Getting Help With My Accident

Five Cases In Which You Can File For Medical Malpractice Post-Surgery

Surgery has come a long way in the past few decades. Surgeons have developed new techniques and also machines to reduce fatigue and reduce the risk of errors. Still, mistakes do happen. And sometimes, if a mistake is made during your surgery, you may be able to sue for medical malpractice, allowing you to recoup money to account for your pain, suffering, medical bills, and lost wages. What kinds of surgical mistakes warrant a malpractice case? Here's a look.

1. Surgery on the wrong site

This may be your worst nightmare when you head in for surgery -- that the surgeon will remove the wrong finger, operate on the wrong foot, or cauterize the wrong ureter. As unlikely as this type of mistake may sound, wrong-site procedures do occur. About one in every 112,000 surgical procedures is performed on the wrong site. If this happens to you, then you absolutely have a strong medical malpractice case. 

Malpractice cases hinge on being able to demonstrate that a reasonable doctor acting in the best interests of their patient would not have made the same mistake. There are protocols that are typically followed pre-surgery, such as marking the limb to be operated on, that may have been skipped in your case -- and with dire consequences. Most judges should agree that performing surgery on the wrong body part is a vast oversight and sign of negligence on the part of your surgeon. 

2. Surgery that was not necessary

Consider the following scenario as an example. You go to the hospital with stomach pain. Without running any tests, a doctor insists that your appendix is causing the problem and must be removed. You're rushed into surgery, and your appendix is removed, but in the months that follow, your pain does not go away. It's then found that, actually, your appendix was fine. The real problem is a cancerous lesion in your small intestine. At this point, you could file for malpractice and claim that the appendix removal was an unnecessary procedure. The fact that proper testing was not done to verify that your appendix was the problem demonstrates negligence. Unnecessary surgery claims are a very common type of malpractice claim.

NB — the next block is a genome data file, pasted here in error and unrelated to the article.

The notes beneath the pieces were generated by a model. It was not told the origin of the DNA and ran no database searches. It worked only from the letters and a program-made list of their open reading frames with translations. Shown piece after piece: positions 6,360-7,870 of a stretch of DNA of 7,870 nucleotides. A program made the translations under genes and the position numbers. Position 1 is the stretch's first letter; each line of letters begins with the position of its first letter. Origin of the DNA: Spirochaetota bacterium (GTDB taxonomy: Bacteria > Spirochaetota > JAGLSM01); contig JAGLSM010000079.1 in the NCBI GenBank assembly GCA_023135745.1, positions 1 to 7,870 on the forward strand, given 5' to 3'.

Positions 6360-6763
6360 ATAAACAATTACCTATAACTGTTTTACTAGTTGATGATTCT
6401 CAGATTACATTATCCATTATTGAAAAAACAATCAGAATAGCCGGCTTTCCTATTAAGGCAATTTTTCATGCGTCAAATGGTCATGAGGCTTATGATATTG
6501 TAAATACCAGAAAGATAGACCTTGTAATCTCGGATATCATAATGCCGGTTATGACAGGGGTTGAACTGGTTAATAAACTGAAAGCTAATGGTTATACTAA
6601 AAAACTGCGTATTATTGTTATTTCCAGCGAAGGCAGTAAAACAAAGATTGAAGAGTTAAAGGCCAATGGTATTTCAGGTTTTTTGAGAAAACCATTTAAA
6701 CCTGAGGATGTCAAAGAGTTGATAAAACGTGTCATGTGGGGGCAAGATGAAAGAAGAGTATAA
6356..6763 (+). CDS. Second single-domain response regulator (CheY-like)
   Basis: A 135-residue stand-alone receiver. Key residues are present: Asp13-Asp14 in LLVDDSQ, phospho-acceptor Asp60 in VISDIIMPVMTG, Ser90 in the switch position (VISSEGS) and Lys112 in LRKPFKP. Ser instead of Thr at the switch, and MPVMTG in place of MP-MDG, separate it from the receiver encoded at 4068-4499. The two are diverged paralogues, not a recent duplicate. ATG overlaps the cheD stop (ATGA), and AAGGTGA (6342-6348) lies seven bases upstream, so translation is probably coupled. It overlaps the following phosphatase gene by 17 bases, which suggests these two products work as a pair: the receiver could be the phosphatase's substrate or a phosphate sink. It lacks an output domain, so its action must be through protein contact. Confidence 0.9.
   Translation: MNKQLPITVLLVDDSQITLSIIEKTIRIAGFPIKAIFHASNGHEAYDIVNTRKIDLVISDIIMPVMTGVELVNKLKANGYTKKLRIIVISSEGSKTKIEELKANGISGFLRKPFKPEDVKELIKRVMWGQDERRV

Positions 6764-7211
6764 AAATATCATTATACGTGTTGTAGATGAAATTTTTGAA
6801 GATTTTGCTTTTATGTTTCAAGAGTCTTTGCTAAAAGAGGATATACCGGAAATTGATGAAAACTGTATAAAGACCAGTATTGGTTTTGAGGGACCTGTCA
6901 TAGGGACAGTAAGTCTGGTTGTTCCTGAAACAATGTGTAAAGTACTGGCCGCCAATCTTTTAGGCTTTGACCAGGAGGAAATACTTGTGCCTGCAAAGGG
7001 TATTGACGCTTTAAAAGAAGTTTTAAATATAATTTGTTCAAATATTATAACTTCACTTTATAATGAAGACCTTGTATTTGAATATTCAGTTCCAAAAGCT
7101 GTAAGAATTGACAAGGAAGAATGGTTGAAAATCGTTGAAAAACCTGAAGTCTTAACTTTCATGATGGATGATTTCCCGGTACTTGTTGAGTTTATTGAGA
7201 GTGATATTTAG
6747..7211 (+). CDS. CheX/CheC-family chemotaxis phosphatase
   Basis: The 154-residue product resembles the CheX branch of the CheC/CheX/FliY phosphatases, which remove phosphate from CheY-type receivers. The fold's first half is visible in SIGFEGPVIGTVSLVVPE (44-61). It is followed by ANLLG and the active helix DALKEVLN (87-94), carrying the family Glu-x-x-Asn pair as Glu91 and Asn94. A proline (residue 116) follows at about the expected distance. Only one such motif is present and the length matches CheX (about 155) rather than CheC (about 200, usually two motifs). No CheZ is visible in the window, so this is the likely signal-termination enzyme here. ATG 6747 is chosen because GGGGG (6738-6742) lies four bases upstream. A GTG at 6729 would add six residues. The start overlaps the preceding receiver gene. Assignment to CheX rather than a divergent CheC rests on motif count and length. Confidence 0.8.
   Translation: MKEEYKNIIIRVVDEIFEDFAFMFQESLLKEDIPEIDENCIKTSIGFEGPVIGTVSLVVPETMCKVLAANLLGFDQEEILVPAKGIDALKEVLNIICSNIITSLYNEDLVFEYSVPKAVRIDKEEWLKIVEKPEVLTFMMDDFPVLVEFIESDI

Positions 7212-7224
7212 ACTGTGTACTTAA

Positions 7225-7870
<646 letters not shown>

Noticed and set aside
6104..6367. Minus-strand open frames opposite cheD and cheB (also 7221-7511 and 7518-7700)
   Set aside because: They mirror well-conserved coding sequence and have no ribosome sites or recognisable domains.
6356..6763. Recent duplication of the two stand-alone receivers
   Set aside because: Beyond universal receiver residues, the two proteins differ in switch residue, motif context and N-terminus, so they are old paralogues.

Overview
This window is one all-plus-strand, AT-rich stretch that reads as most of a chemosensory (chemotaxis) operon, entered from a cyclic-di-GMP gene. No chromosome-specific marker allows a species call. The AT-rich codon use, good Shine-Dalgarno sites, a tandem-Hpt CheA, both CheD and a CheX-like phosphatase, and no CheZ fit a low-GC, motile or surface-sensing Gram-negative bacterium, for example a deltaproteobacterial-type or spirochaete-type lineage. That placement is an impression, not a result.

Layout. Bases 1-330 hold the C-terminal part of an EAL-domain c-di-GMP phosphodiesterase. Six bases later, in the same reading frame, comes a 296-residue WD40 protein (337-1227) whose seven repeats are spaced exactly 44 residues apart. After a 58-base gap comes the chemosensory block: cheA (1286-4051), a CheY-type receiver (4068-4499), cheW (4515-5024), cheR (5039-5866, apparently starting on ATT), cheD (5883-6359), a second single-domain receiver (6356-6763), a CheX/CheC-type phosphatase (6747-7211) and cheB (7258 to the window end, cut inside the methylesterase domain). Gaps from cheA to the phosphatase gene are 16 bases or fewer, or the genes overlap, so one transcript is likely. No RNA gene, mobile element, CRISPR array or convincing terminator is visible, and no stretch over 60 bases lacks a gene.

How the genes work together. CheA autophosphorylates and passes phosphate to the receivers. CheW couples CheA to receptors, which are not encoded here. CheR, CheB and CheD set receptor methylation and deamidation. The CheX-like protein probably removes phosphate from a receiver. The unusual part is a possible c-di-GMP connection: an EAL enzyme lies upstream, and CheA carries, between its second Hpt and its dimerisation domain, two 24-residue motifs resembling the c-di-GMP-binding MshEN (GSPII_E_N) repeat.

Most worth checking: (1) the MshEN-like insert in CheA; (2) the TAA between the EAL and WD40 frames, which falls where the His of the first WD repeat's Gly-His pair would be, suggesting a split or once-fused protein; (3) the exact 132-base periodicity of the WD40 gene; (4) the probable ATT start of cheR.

3. Surgery that resulted in infection

There is always a risk of infection post-surgery. However, sometimes infection can be perpetuated by mistakes made by the surgical team. If they did not follow proper sanitation protocol or used dirty instruments and this led to your infection, you may be able to sue for malpractice. This type of case is challenging because it usually relies on other people who were present during surgery -- like assistants and nurses -- giving testimony against the doctor who made the mistake.

4. Surgical instrument left inside your body

If you continue to suffer unexplained pain and discomfort post-surgery, make sure that your doctor checks for any surgical instruments that may have been left inside your body during the procedure. Suturing instruments, scalpels, clamps, and other small devices sometimes get left behind, and this absolutely constitutes malpractice. You can seek compensation for all of the procedures required to remove the instruments and for any work you miss as a result of the pain and recovery time.

5. Surgery that resulted in nerve damage

If your doctor informed you that nerve damage was a likely outcome of the surgery before the procedure, then you probably don't have a malpractice case. However, if nerve damage was never mentioned pre-surgery and you are now left with nerve damage, that is another story. Neurological symptoms sometimes improve as time goes on, but if you're left with even a slight tingling or numbness, you should talk to a lawyer about filing a malpractice case.

For more information, get in touch with a firm such as R.J. Marzella & Associates, P.C.